• Curry leaves - For seasoning

    • Asafoetida -South Indian pickles require asafoetida as a necessary component.

    • Jaggery - To balance the overall flavor, jaggery is utilized.

    • Dried red chilly - To season the pickle.

    • Salt - To season

    Tomato thokku- Expet's tips

    • When choosing tomatoes for thakkali thokku, try to select ripe, juicy varieties. It is necessary to simmer the tomatoes until they are very soft and mushy, much resembling a tomato chutney. It is not necessary to blend the mixture into a fine paste using a mixer grinder. Some like to grind the cooked tomatoes into paste before tempering them especially when they use whole, unfiltered tamarind. However, we are utilizing tamarind juice in this recipe to do away with the grinding step. If cooked tomato paste is used, the thakkali thokku would have a soft and velvety consistency, which is not what we want.

    • A proper shelf life and taste are maintained by using the right amount of oil. You could think that I used an excessive amount of oil in my pickle. To prevent microbial growth when storing, this is important. A thin layer of oil will cover a perfect pickle to keep it from coming into direct contact with the outside environment. This oil will serve as a barrier against outside bacteria that attempt to penetrate and turn the area into a fungus growth zone.

    • In this specific recipe, gingelly oil—known as ellenna in Malayalam and thil ka theel in Hindi—will be used. Gingelly oil is used to provide the right flavor and extend shelf life. You may definitely use any unscented cooking oil if you are only making a small batch of pickles. Sometimes I use coconut oil to create this pickle. However, when using coconut oil, the pickle must be kept in the refrigerator; otherwise, the flavor will alter in just a week. Use gingelly oil, if at all possible.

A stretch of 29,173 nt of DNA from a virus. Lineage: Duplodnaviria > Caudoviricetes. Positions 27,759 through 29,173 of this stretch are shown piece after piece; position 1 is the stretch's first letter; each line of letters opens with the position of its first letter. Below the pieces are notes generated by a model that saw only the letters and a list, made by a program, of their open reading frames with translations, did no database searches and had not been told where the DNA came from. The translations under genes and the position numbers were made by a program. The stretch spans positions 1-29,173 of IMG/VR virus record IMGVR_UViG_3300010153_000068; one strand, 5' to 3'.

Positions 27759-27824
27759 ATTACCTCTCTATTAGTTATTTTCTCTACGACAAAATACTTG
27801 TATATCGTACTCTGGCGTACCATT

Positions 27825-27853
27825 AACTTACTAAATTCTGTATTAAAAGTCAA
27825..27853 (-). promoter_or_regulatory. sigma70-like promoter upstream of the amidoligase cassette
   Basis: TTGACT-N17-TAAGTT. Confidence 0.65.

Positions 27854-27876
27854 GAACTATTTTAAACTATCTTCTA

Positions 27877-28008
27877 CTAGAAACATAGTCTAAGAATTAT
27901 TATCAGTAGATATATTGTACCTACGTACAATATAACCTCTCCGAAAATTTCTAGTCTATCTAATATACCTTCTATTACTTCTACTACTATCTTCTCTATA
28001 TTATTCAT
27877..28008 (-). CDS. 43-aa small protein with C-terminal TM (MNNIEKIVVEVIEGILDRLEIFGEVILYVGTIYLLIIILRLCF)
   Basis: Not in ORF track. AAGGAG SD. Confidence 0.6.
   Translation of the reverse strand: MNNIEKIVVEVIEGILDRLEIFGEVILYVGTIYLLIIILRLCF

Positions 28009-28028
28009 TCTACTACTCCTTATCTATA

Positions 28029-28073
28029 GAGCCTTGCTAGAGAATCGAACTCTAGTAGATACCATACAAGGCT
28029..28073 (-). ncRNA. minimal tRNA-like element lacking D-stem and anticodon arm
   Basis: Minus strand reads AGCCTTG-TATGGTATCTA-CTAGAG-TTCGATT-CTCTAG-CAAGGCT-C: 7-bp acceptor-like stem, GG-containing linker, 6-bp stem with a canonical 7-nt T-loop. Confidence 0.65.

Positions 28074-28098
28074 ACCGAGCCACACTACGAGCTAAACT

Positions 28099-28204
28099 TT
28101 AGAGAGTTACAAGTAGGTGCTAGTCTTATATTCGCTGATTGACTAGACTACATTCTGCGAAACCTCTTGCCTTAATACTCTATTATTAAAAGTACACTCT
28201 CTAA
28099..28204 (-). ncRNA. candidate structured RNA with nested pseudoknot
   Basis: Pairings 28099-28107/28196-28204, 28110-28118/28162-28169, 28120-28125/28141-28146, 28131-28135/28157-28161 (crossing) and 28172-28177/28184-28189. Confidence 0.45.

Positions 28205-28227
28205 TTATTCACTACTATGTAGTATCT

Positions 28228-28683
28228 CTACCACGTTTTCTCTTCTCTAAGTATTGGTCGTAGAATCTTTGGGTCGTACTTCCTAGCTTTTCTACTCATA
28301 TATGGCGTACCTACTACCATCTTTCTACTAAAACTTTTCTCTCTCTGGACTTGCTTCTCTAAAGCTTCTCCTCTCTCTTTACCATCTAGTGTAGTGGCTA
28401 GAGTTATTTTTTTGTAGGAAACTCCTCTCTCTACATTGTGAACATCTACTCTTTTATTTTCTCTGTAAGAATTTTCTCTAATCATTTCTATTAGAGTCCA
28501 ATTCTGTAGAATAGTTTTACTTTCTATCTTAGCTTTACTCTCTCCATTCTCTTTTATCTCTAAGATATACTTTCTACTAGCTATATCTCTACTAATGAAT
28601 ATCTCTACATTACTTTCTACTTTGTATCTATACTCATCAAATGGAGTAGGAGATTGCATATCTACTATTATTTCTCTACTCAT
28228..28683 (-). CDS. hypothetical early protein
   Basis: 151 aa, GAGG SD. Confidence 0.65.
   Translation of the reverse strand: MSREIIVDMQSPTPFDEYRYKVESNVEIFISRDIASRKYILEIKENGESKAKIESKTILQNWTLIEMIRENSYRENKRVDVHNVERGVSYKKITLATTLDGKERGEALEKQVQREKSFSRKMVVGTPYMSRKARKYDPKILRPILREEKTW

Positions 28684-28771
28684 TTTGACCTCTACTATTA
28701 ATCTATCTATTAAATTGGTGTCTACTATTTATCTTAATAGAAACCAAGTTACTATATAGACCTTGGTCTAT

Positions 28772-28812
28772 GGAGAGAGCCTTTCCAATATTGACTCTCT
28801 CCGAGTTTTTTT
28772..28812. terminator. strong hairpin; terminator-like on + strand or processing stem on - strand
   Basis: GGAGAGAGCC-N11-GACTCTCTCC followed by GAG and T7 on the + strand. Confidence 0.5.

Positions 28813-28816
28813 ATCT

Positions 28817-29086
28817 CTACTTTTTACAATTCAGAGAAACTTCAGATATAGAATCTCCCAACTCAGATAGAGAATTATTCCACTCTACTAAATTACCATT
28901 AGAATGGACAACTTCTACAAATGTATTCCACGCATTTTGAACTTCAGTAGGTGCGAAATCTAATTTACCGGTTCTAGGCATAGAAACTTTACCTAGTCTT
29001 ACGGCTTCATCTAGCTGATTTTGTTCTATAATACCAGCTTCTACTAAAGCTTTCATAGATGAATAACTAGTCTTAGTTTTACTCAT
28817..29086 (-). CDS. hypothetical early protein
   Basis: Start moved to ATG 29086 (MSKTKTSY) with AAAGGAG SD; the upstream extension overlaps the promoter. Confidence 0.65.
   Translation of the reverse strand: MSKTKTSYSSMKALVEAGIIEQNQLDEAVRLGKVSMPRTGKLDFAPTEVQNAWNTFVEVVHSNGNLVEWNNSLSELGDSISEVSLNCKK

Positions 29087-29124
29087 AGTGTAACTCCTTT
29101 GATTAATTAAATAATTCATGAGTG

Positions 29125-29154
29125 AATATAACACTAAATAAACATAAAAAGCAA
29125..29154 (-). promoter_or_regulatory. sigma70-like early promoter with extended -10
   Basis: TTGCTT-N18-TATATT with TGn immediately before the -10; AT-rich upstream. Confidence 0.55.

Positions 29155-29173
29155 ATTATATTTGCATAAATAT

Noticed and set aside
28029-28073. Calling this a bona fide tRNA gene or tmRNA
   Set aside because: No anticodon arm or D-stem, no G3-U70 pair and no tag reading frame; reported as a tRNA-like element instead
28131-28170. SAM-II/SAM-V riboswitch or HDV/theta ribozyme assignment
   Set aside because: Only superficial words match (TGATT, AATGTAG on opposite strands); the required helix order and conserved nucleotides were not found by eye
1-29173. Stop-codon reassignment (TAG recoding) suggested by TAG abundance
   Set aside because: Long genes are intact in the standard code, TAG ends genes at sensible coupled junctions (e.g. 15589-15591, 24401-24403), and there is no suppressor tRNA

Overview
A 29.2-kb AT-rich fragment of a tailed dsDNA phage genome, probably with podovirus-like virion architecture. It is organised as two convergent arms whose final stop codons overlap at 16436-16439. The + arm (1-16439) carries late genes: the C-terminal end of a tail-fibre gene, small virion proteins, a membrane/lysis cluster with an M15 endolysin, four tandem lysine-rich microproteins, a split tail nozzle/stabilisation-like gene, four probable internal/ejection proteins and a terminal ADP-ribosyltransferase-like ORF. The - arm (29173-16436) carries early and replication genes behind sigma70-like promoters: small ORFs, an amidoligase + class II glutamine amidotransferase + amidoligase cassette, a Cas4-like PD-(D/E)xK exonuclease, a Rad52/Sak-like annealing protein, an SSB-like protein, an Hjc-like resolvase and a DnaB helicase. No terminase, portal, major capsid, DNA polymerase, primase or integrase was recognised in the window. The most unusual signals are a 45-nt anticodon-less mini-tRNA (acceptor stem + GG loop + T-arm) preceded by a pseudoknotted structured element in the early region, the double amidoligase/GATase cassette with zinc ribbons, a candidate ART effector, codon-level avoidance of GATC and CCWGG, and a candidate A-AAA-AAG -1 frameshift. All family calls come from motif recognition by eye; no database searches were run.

• Tamarind was also included in this recipe. Each variety of tamarind will have a different strength or flavor. Therefore, while used, adjust the quantity according to the strength of the tamarind you use. Typically, this dish only needs one small to medium-sized tamarind, around the size of a gooseberry.

    • Asafoetida and fenugreek seeds are the other two flavor enhancers utilized in this dish. Never ignore these two components; they are crucial to obtaining the authentic thakkali thokku flavor. Although you can also use asafoetida blocks, I will be using asafoetida powder in this recipe. The best flavor will be provided by asafoetida blocks when used carefully. If using, break it up into small pieces, roast it until it is crisp, and then grind it with the other two components, such as fenugreek seeds and mustard seeds.

    • In this dish, tomato and tamarind are the two sour components we're using. When combined, they will obliterate all other flavours. For the flavor to be balanced, we must use a very small amount of jaggery. Instead of adding sweetness to the pickle, jaggery will balance its flavor.

    Tomato thokku - Storage instructions

    • The same guidelines for pickle storage apply to the storage of tomatoes (thokku). 

    • Use glass or ceramic containers; steel or plastic are not a healthy alternative. 

    • The bottles must be thoroughly cleaned and sun-dried. 

    • When you place the pickle in the bottle, there shouldn't be any moisture or water present. 

    • Each and every piece of equipment must be dry.